U.S. stocks rose to halt a three-day slide, as beaten-down energy shares climbed for a second session from their lowest level since September and airlines led transportation companies off a three-month low.

Weakness in energy and industrial shares has helped restrain equities from any meaningful advance since the Standard & Poor’s 500 Index reached a more than three-month high in early November. Airlines boosted industrials today, while Chevron Corp. added 1.9 percent to bolster energy after cutting its 2016 spending plans.

The S&P 500 rose 0.2 percent to 2,052.26 at 4 p.m. in New York, near its average price during the past 50 days after earlier rising as much as 1 percent. The gauge remains on track for its first weekly decline in four.

With the Federal Reserve’s rate-setting meeting less than a week away, the S&P 500’s performance this December is proving an exception to the historical trend for the month — typically the strongest for global equities. An early rally fizzled yesterday as Apple Inc. paced technology-share declines, while renewed worries about the pace of global growth erased all the benchmark index’s 2015 gains.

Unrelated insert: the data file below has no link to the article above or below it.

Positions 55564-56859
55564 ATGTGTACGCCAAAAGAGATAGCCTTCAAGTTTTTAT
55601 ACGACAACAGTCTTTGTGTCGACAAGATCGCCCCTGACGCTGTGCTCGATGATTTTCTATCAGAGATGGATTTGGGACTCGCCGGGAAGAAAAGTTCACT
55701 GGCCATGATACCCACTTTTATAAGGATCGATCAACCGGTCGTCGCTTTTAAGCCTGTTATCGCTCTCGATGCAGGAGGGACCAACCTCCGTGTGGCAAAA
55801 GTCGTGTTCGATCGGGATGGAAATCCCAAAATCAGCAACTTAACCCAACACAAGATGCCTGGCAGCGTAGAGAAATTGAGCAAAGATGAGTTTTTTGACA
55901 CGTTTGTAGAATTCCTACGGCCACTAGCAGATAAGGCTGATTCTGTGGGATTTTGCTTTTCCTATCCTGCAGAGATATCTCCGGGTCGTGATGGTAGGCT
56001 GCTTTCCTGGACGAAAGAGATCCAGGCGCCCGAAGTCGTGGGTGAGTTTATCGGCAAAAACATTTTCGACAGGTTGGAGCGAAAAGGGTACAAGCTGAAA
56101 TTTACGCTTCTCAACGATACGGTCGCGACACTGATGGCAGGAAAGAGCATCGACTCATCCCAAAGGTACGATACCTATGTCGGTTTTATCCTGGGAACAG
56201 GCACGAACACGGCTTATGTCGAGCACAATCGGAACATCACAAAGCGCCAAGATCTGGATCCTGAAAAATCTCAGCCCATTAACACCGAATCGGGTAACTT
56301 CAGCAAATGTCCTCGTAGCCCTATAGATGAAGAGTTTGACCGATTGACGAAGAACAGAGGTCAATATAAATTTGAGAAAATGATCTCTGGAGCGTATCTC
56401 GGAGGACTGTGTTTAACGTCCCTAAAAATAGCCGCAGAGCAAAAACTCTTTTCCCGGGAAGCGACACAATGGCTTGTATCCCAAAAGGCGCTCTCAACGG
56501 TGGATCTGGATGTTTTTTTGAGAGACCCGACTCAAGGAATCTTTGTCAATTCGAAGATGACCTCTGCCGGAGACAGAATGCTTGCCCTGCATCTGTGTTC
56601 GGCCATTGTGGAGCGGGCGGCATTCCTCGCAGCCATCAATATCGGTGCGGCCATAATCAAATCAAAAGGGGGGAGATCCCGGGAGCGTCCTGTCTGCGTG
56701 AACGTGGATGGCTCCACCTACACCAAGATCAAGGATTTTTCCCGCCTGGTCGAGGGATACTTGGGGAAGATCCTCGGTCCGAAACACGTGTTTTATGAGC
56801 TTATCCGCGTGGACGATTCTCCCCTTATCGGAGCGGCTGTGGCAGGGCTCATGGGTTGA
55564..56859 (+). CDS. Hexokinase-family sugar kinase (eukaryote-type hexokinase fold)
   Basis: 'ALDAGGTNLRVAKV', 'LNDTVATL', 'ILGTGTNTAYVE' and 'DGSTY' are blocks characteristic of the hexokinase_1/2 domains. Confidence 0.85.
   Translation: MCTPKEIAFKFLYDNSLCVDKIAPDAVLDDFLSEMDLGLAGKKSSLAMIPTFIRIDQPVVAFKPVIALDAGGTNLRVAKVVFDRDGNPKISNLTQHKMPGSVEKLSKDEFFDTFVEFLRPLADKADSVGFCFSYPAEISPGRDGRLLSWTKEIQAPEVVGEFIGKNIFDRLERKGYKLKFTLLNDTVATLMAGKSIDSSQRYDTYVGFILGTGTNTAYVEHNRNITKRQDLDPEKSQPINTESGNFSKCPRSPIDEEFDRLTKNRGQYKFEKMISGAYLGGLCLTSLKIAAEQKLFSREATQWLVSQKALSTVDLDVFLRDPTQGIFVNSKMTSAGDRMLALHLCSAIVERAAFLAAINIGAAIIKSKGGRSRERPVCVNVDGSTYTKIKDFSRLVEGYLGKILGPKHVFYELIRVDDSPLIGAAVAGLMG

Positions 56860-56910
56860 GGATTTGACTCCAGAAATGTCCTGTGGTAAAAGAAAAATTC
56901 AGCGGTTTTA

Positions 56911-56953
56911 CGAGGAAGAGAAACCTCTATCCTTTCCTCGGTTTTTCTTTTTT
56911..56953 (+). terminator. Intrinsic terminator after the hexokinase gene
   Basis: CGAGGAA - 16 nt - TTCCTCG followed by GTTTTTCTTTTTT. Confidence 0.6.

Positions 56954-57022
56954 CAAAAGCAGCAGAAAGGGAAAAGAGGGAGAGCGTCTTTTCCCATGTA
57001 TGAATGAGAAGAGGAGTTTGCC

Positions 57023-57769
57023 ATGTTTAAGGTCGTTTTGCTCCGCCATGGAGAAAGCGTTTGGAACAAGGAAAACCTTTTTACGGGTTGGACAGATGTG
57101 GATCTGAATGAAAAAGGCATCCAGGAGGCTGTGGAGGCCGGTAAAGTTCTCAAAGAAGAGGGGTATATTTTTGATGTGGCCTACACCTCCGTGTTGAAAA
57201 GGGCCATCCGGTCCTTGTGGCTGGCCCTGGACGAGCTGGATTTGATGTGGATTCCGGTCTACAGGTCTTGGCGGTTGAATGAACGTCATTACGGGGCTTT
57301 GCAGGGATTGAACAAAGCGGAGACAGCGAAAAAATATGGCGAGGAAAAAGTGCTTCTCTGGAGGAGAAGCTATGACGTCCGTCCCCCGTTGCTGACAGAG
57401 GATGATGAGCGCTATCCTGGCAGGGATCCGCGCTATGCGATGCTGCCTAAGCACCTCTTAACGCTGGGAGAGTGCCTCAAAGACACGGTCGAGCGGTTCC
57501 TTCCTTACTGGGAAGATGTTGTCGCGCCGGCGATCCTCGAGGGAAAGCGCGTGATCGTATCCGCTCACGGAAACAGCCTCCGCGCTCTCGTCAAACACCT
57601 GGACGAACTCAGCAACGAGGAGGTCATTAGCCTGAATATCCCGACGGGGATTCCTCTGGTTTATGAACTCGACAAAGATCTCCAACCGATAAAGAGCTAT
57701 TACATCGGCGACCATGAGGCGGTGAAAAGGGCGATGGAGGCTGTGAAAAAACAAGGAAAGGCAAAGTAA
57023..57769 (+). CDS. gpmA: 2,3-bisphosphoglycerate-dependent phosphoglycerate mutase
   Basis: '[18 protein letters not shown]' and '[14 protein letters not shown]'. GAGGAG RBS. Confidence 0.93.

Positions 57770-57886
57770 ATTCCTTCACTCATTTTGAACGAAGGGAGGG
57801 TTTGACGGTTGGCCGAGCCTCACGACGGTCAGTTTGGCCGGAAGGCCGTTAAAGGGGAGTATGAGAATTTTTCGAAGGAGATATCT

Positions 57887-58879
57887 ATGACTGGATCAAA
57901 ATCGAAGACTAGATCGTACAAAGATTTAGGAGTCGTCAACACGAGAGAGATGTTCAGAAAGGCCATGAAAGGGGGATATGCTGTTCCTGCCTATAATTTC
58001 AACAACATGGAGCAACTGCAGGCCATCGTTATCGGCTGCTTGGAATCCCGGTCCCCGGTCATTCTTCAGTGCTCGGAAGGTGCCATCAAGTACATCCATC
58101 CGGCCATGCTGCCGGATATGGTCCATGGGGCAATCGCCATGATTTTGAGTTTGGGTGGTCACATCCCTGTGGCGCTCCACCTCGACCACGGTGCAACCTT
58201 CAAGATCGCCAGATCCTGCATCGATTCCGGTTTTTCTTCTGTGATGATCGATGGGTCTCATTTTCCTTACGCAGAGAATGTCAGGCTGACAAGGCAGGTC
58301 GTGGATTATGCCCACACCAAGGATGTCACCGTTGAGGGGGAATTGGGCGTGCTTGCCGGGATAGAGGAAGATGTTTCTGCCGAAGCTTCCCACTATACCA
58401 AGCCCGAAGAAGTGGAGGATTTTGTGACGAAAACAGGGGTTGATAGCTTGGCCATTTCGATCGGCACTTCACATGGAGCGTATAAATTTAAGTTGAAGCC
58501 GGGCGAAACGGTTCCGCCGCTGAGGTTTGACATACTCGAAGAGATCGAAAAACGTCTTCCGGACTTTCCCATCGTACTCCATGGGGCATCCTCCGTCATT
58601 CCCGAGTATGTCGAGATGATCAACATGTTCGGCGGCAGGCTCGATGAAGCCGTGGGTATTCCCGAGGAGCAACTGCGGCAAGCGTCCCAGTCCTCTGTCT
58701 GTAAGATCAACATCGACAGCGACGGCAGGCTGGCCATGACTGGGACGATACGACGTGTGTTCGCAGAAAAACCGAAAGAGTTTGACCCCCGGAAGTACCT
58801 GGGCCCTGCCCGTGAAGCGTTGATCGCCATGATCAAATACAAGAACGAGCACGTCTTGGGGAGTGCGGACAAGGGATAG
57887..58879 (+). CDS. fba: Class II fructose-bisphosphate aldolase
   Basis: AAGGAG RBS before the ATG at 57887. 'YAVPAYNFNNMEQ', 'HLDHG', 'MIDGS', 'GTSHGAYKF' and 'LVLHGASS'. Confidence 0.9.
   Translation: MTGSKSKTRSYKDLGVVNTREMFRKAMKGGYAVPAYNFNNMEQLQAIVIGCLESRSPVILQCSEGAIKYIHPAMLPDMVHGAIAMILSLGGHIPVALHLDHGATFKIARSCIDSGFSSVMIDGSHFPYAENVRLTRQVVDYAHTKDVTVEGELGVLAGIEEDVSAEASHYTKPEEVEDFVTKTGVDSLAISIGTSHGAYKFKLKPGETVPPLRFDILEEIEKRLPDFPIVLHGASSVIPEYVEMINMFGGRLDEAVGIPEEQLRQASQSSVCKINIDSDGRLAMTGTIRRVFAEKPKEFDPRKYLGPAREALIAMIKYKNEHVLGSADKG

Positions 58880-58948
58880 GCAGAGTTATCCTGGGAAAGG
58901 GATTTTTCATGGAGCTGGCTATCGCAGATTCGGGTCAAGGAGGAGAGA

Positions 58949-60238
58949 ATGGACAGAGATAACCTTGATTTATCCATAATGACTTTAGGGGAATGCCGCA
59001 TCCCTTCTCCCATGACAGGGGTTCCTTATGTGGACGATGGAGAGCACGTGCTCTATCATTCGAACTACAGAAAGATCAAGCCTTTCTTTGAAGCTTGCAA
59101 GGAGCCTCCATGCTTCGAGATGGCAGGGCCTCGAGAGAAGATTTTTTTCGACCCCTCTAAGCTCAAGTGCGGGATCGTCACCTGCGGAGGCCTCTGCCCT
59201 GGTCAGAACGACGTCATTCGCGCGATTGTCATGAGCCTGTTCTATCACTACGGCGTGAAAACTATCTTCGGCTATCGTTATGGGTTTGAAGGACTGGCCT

Fed Chair Janet Yellen has recently signaled the economy is ready for higher borrowing costs. Still, investors are caught between optimism about U.S. growth and concern that a slowdown in China and the consequent tumble in commodities will damp global growth prospects. Oil prices hovered near six-year lows Thursday after OPEC said crude output rose to the highest in more than three years in November.


Source : Bloomberg